Crowning achievement

Miss Washington, from Vancouver, knows firsthand the value of youth mentoring




The stress mounted as Jacquie Brown, Miss Greater Vancouver, prepared for the Miss Washington pageant.

Then her 1991 Honda Civic broke down. Not sure what to do, and preoccupied with the July pageant, she decided to ignore the car until things calmed down.

Just as well. She won the pageant, and now drives a shiny blue GMC Terrain, donated by a Renton auto dealership for her use during her reign.

It’s been 20 years since Miss Washington hailed from Clark County. Brown, a 22-year-old Vancouver native, broke the long drought with persistence. She competed in six pageants before winning the title in July.

She said overcoming a downbeat mindset was the trick.

“I was my own worst critic,” Brown said on a recent Saturday. She sat at a Hazel Dell coffee shop for an interview on her way to a homecoming party in her honor. Decked out in a hot pink sheath and heels, she stuck out amidst the casual coffee drinkers.

“Every girl is insecure in her own way,” she said. “I took a year off, and it clicked. It’s not about who has the best dress, the best wardrobe, the best makeup. It’s about exuding happiness and confidence.”

Of course, a good dress doesn’t hurt. She clinched the evening gown contest wearing a blue sparkly number she found marked down from $400 to $100.


Now that the crown rests on her head, she’s working toward the Miss America pageant in January. She’s taking a year off school — she had been attending Clark College — to prepare. She moved to Puyallup, where she’s living with Peggy Miller, the state pageant director. Miller and other volunteers will coach her on interviewing, walking the stage in a swimsuit or evening gown, and singing, Brown’s talent for the pageant.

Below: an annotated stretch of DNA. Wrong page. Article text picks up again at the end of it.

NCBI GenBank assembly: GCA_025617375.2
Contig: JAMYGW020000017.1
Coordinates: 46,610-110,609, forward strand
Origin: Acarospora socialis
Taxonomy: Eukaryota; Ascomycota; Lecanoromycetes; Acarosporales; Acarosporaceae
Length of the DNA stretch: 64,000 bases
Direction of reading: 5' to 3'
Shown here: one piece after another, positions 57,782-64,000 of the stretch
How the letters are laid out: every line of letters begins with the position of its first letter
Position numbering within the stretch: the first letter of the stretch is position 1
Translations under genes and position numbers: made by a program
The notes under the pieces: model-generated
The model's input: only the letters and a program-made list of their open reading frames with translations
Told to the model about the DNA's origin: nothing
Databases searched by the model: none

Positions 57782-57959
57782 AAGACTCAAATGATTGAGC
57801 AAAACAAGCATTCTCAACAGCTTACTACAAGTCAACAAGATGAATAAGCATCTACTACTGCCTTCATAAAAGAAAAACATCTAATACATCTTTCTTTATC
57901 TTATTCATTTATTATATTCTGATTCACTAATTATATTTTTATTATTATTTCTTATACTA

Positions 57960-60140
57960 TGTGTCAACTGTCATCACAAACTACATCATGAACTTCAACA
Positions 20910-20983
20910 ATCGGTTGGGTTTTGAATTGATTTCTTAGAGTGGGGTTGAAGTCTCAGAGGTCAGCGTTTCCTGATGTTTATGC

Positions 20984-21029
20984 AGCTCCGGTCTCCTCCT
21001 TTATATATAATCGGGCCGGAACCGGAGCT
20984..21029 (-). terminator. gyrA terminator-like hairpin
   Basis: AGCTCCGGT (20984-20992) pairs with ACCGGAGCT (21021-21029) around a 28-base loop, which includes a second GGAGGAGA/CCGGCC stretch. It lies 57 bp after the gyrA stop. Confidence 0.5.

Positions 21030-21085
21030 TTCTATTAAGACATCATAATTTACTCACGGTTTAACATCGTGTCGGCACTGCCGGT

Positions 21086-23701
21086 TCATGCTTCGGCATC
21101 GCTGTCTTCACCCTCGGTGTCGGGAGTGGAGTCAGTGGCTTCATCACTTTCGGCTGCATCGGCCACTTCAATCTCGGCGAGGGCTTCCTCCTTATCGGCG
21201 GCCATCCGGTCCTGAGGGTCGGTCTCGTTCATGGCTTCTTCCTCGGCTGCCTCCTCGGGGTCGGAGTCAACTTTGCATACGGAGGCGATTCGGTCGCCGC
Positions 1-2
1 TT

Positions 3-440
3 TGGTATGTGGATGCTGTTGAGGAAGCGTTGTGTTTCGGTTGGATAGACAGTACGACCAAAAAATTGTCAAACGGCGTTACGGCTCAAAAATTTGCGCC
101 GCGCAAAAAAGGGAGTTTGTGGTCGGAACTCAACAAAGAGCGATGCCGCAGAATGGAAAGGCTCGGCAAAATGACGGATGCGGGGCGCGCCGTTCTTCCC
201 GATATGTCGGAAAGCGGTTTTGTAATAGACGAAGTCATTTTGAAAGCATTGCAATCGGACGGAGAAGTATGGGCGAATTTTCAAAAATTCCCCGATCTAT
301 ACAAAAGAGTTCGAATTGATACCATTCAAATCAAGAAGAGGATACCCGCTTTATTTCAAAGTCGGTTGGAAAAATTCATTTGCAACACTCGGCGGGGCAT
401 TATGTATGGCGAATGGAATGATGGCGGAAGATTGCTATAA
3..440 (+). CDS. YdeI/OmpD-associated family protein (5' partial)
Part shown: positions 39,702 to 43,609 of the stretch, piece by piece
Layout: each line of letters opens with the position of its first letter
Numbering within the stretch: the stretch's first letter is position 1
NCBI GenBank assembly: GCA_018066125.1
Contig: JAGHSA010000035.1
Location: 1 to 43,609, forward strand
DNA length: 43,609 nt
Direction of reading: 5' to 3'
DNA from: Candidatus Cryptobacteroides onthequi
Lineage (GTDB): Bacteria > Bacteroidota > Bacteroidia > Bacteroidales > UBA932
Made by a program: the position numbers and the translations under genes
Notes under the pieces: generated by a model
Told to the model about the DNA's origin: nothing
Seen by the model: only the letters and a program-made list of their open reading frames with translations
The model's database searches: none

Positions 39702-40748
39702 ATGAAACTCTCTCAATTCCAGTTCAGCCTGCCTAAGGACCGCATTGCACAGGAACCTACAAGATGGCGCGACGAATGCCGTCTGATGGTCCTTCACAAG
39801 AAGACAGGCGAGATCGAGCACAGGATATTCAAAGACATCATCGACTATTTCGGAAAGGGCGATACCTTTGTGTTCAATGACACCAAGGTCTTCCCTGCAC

A gym has provided a membership so she can train for the swimsuit competition, a category she won at the state pageant.

“Swimsuit is won from the neck up,” Brown said. “It’s your confidence. I’ve always been thin, but I haven’t always been confident.”

Brown said she’s not one to starve herself. She enjoys the occasional Burgerville Tillamook Cheeseburger. (“I’m a Vancouver girl,” she said.)

“I could eat anything I want and not gain weight, but I feel better when I eat certain foods,” she said. So she sticks to turkey, chicken and fresh vegetables.

Appearances are not what motivate Brown to compete in Miss America, however.

“This organization is not about beauty. It’s about the whole package,” Brown said.

She said contestants should not be dismissed as “beauty queens.”

“We’re active in our community. We’re students. We work. We represent today’s modern young woman trying to achieve their goals to gain an education and to get into the professions we always dreamed of,” she said. “We are the girl next door trying to make a difference.”

She wants to advance her pageant platform of encouraging youth mentoring. She has been involved with Big Brothers Big Sisters and Lunch Buddies.

“I know I wouldn’t be here today if it weren’t for the mentors in my life,” she said.

Role models

At 16, she filed for emancipation from her mother. Her mom never responded to the petition, so the court dismissed it. But Brown had already moved out. Brown lived with a friend, an aunt and a grandfather-figure until setting off for Puyallup this summer. Her mother’s ex-boyfriend, Dave Jacobus, is the man she calls “Dad.” He recalls her as energetic and outgoing as a youngster. Brown worked for his business, Jacobus CARSTAR, an auto body shop, for a time.

“I’m her No. 1 fan,” Jacobus said. “She’s my hero now.”

He’s among the adults Brown looked to for guidance. She also drew support from Summit View Church, where she participated in the youth program. She later became a youth mentor there herself.

She worked a variety of jobs through high school to cover her expenses, but she carved out time for musical theater.

“I had to have some escape,” she said. “My escape was singing and dancing on stage.”

A photography teacher at Evergreen High School encouraged her to compete in local pageants as a way to win scholarship money for college.

At 17, she entered the Miss Greater Vancouver contest and was third runner-up.

“I was discouraged, but I could see how devoted the volunteers were,” she said. So she kept competing.

Whatever happens at the Miss America pageant in January, she hopes it will open doors for her.

Brown plans to obtain a degree in communications and become a broadcast journalist.

“I want to do so much with my life,” she said.